Research roundup: Violent crimes against Black and Latinx people receive less coverage and less justice

We explain the research showing that violent crimes against Black Americans - especially those in poverty - are less likely to be cleared by police and less likely to receive news coverage than similar crimes against white people.

by Katie Rose Quandt and Alexi Jones, March 18, 2021

Of 89 criminal cases recently solved with the growing but controversial use of genetic genealogy databases — all following the highly-publicized arrest of the Golden State Killer in 2018 — just four were crimes perpetrated against a Black victim. Cases solved with genetic genealogy, as a recent Atlantic article notes, “tended to be notorious crimes” that stuck in the public memory, where evidence was maintained for years and news coverage was widespread.

This racial disparity should be surprising — after all, Black people are more likely to be victims of homicide than people of other races, and are in fact more likely to experience violent crime in general.1 But the lack of “notorious” unsolved crimes involving Black victims is part of a larger American problem: the devaluing of the lives and experiences of Black, indigenous, and other people of color (BIPOC), as evidenced by clear racial disparities in crime victimization.

The research shows that not only are Black Americans – especially those in poverty – disproportionately victims of crime, but that crimes against Black people are less likely to be cleared by police and less likely to receive news coverage than crimes against white people. What’s more, crimes with Black victims are also more likely to be deemed “justifiable” by the courts. In this briefing, we highlight and discuss research findings about those disparities.


Crimes against Black and Latinx people are less likely to be solved

Chart showing that homicides of Black and Latinx people are less likely to result in arrest. When crimes occur, police are more likely to clear cases in which the victims were white. In a 2018 Washington Post analysis of nearly 50,000 homicides around the country, the authors found that an arrest was made in 63 percent of murders of white victims, compared to 48 percent of those with Latinx victims and 46 percent with Black victims. And within cities throughout the country, the data revealed significant disparities in murder arrest rates between neighborhoods. Low arrest rates in disadvantaged and racially segregated areas both reflect and contribute to broader racial disparities, and as the article notes, “perpetrate cycles of violence in low-arrest areas.”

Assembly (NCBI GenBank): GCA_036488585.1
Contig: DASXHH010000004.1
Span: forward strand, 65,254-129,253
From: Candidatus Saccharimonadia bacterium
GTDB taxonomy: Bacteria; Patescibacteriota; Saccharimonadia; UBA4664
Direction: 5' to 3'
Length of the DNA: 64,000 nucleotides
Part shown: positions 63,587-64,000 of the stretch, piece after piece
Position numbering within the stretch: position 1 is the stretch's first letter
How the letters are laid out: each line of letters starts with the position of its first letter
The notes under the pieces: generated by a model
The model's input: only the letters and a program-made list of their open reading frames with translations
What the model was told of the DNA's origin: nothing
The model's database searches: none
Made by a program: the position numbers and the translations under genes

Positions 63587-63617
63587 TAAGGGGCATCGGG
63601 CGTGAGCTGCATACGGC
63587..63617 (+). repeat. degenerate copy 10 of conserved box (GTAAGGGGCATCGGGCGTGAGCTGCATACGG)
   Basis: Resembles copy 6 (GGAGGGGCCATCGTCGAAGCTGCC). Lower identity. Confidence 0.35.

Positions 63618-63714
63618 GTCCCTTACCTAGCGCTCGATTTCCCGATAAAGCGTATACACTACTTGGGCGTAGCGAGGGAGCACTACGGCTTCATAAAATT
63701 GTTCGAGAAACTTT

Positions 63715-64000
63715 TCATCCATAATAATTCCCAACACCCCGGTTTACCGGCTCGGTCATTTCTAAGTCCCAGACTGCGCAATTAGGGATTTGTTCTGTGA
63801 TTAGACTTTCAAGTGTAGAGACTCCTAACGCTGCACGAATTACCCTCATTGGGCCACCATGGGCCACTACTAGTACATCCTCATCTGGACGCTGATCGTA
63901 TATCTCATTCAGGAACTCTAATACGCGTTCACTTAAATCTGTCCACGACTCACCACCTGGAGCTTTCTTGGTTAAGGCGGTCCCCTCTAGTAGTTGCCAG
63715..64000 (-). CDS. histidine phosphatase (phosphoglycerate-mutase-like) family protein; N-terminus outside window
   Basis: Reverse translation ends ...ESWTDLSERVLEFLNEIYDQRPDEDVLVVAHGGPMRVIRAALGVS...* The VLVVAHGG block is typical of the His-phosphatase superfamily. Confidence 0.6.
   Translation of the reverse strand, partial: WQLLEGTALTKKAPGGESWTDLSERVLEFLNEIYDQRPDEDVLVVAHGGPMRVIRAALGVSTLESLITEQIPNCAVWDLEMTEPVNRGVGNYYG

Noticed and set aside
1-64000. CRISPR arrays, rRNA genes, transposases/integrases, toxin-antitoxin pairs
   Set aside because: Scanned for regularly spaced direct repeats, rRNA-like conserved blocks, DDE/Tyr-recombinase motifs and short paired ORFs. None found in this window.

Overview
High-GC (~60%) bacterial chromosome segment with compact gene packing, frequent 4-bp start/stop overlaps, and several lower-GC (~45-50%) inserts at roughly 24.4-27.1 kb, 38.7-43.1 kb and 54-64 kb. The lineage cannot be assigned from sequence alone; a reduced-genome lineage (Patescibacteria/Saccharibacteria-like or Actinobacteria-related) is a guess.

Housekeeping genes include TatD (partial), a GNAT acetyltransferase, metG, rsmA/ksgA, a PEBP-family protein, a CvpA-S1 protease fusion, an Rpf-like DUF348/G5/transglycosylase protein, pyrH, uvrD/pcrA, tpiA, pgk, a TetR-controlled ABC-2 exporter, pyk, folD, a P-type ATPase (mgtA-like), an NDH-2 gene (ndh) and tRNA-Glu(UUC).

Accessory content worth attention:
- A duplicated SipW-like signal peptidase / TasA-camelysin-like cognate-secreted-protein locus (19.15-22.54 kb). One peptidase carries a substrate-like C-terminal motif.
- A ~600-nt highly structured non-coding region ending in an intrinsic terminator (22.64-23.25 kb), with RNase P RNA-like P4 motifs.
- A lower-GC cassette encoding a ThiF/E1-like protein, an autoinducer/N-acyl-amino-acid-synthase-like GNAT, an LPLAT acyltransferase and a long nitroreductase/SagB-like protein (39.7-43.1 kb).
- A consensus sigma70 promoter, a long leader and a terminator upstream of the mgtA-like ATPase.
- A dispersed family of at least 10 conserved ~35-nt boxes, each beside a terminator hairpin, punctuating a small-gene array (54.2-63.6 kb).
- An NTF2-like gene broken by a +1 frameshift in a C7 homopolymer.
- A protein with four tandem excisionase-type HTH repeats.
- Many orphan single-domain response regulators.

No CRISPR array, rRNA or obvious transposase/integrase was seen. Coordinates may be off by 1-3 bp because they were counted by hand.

The journalists note that some of the disparity in arrest rates may stem from the fact that — due to a long history of racist policing — members of comunities of color may be less likely to trust and cooperate with police. An additional factor may be that homicides involving firearms — which are used disproportionately in murders of Black victims — are less likely to be solved, regardless of the race of the victim.2 However, these contributing factors do not explain the overall disparate experiences of violent victimization between BIPOC and white Americans.


Disparities in news coverage

Crimes against Black people are also less likely to receive media attention. A 2020 analysis of all news coverage of the 762 homicides in Chicago in 2016 found that where a crime occurred contributed to its perceived newsworthiness. Murders in predominantly Black neighborhoods received less coverage than those in white neighborhoods. What’s more, the authors noted, “Those killed in predominantly Black or Hispanic neighborhoods are also less likely to be discussed as multifaceted, complex people.” To measure this, researchers counted the number of times articles described victims in terms of their roles in the community (such as spouse, grandchild, friend, or volunteer), instead of focusing simply on the details of the crime.

The lack of media attention to crimes involving victims of color may actually explain some of the difference in police clearance rates. News coverage can help make people aware that a crime occurred, lead to information from the public, and keep pressure on police departments. For example, the media and public obsession over certain crimes, dubbed the “Missing White Woman Syndrome,” can mean less attention is given to cases of missing Black people.